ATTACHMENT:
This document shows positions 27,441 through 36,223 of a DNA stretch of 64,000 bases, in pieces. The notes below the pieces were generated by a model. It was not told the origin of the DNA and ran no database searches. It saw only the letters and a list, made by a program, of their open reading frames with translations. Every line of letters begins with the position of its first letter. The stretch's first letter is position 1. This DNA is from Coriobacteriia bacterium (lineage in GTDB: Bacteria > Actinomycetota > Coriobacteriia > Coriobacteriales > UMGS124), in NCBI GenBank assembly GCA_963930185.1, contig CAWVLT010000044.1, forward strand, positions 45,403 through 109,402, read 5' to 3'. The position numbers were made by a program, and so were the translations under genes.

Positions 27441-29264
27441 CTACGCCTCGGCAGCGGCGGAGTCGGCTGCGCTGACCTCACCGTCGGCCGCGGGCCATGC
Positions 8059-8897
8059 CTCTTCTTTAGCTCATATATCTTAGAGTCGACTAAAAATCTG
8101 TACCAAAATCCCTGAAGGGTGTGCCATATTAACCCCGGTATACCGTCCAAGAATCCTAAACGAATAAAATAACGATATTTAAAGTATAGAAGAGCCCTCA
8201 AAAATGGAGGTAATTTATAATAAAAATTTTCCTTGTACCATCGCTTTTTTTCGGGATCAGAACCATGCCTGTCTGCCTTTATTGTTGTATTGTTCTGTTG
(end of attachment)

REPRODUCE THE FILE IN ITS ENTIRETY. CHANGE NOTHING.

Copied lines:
This document shows positions 27,441 through 36,223 of a DNA stretch of 64,000 bases, in pieces. The notes below the pieces were generated by a model. It was not told the origin of the DNA and ran no database searches. It saw only the letters and a list, made by a program, of their open reading frames with translations. Every line of letters begins with the position of its first letter. The stretch's first letter is position 1. This DNA is from Coriobacteriia bacterium (lineage in GTDB: Bacteria > Actinomycetota > Coriobacteriia > Coriobacteriales > UMGS124), in NCBI GenBank assembly GCA_963930185.1, contig CAWVLT010000044.1, forward strand, positions 45,403 through 109,402, read 5' to 3'. The position numbers were made by a program, and so were the translations under genes.

Positions 27441-29264
27441 CTACGCCTCGGCAGCGGCGGAGTCGGCTGCGCTGACCTCACCGTCGGCCGCGGGCCATGC
Positions 8059-8897
8059 CTCTTCTTTAGCTCATATATCTTAGAGTCGACTAAAAATCTG
8101 TACCAAAATCCCTGAAGGGTGTGCCATATTAACCCCGGTATACCGTCCAAGAATCCTAAACGAATAAAATAACGATATTTAAAGTATAGAAGAGCCCTCA
8201 AAAATGGAGGTAATTTATAATAAAAATTTTCCTTGTACCATCGCTTTTTTTCGGGATCAGAACCATGCCTGTCTGCCTTTATTGTTGTATTGTTCTGTTG